The Red Sox’ improbable one-season turnaround from just 69 wins in 2012 to winning the AL East championship in 2013 has captivated the attention of Boston sports fans and given them something to be proud of after the disaster that was the Sox’ 2012 campaign. The team completed its biggest single-season improvement since the 1967 “Impossible Dream” Red Sox won the American League pennant, a team that this current one has often been compared to.
With that in mind, and the Sox headed back to the postseason for the first time in four years, here’s a look at the Red Sox’ postseason history since 1967. Next
1967: American League champions
The Red Sox had not had a winning record in almost 10 years, and were just two years removed from losing 100 games. Needless to say, heading into 1967, not much was expected from the Red Sox. But Boston proved everyone wrong in 1967, winning games in the most electric fashion, garnering the nickname “The Cardiac Kids.”
Even a devastating injury to local hero Tony Conigliaro, when he was hit in the eye by a pitch, could not stop the Red Sox, as they rallied around their fallen teammate in an epic final month of the year that saw four teams gunning for the American League title. Carl Yastrzemski led the charge with a Triple Crown and AL MVP season.
One game behind the Minnesota Twins with a two-game series against them remaining, the Red Sox swept the set and won the pennant, with Yastrzemski going 7 for 8 with 6 RBIs in the series.
After the amazing league title, the Red Sox could not cap off the season with a championship, as they fell to the St. Louis Cardinals in a seven game World Series that saw St. Louis’ Bob Gibson win three games. Next
1975: American League champions
In 1975, the Red Sox won 95 games and their first division title, making the postseason for the first time since ’67 and setting up an ALCS with the west champion Oakland Athletics, who had won the past three World Series titles.
Incredibly, the Red Sox swept the A’s in three games to advance to the World Series, where they would meet the Cincinnati Reds’ “Big Red Machine,” in a World Series that would go down as one for the ages.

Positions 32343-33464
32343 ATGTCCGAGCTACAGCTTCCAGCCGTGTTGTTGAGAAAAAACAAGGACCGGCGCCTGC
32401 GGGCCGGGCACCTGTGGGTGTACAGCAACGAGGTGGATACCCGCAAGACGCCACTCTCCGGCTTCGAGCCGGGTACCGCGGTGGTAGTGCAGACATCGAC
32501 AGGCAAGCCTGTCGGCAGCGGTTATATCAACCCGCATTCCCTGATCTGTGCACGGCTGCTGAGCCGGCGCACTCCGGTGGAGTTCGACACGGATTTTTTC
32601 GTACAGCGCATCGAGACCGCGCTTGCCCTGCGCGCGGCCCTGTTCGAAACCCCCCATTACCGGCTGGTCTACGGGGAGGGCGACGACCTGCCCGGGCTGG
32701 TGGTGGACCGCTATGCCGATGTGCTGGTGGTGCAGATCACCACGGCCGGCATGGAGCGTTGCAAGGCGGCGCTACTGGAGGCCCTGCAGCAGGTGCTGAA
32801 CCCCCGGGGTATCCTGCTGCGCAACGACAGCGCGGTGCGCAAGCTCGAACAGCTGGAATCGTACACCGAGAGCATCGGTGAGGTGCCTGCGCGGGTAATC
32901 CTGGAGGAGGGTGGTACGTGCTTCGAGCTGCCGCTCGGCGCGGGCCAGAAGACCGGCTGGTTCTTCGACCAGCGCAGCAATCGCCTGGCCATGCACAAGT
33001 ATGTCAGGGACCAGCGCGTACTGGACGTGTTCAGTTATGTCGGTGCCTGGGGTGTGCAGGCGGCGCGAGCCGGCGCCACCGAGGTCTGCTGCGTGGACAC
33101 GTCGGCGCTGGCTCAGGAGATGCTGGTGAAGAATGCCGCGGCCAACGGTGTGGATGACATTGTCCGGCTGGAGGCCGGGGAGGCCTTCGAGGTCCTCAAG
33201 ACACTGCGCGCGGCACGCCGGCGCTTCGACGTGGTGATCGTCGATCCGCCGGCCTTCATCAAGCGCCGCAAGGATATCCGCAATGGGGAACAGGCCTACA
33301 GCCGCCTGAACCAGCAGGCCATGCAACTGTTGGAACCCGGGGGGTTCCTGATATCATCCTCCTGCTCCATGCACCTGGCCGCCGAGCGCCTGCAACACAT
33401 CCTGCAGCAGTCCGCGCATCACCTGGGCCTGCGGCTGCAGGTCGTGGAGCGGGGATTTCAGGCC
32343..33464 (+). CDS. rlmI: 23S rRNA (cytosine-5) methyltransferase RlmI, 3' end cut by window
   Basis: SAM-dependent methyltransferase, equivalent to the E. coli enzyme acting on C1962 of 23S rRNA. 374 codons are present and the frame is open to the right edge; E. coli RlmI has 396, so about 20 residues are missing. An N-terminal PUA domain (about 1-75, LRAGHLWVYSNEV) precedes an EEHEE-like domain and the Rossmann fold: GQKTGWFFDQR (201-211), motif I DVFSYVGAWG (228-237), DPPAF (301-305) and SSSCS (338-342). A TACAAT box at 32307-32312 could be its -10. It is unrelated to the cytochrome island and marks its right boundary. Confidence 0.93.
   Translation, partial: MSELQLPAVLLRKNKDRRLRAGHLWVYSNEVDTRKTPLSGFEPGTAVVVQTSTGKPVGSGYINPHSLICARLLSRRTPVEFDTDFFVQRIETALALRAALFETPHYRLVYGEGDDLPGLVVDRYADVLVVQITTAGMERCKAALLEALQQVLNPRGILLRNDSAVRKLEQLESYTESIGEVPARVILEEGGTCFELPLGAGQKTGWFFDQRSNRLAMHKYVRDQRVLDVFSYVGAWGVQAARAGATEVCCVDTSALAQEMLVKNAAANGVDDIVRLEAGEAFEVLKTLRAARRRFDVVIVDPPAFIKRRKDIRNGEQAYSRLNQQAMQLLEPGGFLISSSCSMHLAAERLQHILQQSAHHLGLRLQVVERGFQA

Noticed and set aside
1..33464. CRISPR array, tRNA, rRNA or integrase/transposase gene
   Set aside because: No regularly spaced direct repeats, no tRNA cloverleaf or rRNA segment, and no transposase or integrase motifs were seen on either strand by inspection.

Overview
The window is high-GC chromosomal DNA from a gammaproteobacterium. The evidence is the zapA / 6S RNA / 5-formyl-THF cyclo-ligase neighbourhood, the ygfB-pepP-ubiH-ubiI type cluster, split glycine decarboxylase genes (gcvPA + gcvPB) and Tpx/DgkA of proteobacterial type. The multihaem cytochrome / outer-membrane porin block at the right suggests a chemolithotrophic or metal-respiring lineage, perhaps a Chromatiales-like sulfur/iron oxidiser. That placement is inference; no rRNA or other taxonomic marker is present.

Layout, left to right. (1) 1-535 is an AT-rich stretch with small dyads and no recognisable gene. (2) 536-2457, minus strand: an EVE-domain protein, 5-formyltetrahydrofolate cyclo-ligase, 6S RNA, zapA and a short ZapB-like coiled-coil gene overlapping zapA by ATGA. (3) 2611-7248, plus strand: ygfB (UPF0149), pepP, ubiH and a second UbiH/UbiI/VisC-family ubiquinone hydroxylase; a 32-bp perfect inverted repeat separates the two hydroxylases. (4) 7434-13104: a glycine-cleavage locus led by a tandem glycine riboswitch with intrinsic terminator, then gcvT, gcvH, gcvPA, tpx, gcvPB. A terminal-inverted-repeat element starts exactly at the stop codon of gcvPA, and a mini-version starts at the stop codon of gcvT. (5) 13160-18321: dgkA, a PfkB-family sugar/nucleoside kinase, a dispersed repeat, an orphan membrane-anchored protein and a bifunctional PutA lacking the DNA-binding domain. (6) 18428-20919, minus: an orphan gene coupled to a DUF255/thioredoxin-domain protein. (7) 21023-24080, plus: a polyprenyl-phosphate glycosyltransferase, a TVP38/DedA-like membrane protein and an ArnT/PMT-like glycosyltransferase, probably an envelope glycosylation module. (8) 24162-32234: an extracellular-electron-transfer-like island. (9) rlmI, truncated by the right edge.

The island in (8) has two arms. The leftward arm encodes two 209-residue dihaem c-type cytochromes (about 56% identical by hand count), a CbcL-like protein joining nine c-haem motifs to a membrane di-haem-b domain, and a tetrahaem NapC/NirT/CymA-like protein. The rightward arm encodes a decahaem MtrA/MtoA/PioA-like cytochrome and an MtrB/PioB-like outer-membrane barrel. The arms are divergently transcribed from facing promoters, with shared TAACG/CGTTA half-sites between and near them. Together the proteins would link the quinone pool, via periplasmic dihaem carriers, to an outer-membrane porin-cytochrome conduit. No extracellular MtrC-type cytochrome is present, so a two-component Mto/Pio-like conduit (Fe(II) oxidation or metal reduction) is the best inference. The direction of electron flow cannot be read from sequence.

Down three games to two in Game 6 at Fenway Park, Bernie Carbo came on to pinch-hit with two runners on in the bottom of the eighth with the Red Sox trailing 6-3, and hit a home run to tie the score. The game would stay that way until the bottom of the 12th inning, when Carlton Fisk launched one of the most memorable home runs in history, a towering shot to left that was hooking foul, but Fisk’s "fair ball" wave as he headed toward first coaxed the ball just enough as it hit off the foul pole for a game-winning home run.
Howevere the Red Sox lost Game 7 and the series despite taking a 3-0 lead into the sixth inning. Next
1986: American League champions
1986 will always remain among the most difficult memories for Red Sox fans despite a dominant regular season by Roger Clemens, who took home both the Cy Young and MVP awards, and the Sox winning the AL East title by 5.5 games over the Yankees.
Boston faced off in the ALCS against the California Angels and fell behind three games to one heading into Game 5. The Angels took a 5-2 lead into the top of the ninth, and, after a two-run homer by Don Baylor, Dave Henderson gave the Sox a 6-5 lead after his own two-run homer with the Angels just one strike away from winning the pennant. The Sox would go on to win the game 7-6 in 11 innings and win the next two games to take the American League championship.
The World Series, however, it what everyone remembers from ’86, as the Red Sox found themselves in Game 6 one strike away from their first championship since 1918, and the scoreboard at Shea Stadium even briefly flashed to congratulate the “World Champion Boston Red Sox.”
But Bob Stanley’s wild pitch allowed the Mets to tie the score, setting up for arguably the most painful moment in Red Sox history. A ground ball to first baseman Bill Buckner, who was only in the game because manager John McNamara wanted Buckner to be on the field when the Sox won the World Series, saw the ball go through his legs, allowing Mookie Wilson to score from second base and win the game.
Just like in ’75, the Red Sox took a 3-0 lead into the sixth inning of Game 7, but the Mets rallied to stun the Red Sox and take the World Series; the bizarre finish to 1986 helped breathe fire into the idea of the “Curse of the Bambino.” Next
1988: AL East champions
This was the season the Red Sox returned to the postseason for the first time since their disappointing 1986 finish, as Boston took the AL East title by just a game over the Detroit Tigers. The Red Sox held a 43-42 record after the All-Star break, nine games behind the Tigers, and management decided to make a change at manager, firing John McNamara and hiring Joe Morgan.
The Sox would then go on to an incredible end to the summer, and held a 66-50 record just 30 days after Morgan took over and went on to win the division title. The Red Sox were be swept by the Oakland A’s in the ALCS, but the amazing second-half run they went on under their new manager gave way to 1988 being remembered as “Morgan Magic.” Next
1990: AL East champions
1990 saw the Red Sox win their third division title in five seasons and make the playoffs for the second time under manager Joe Morgan. Roger Clemens won 21 games and held an ERA of 1.97, and the Sox finished the season two games ahead of the Toronto Blue Jays for first place in the AL East.
They were, however, swept for the second time in three years by the Oakland A’s in the ALCS, with the A’s and “Bash Brothers” Mark McGwire and Jose Canseco winning their third straight American League pennant. Next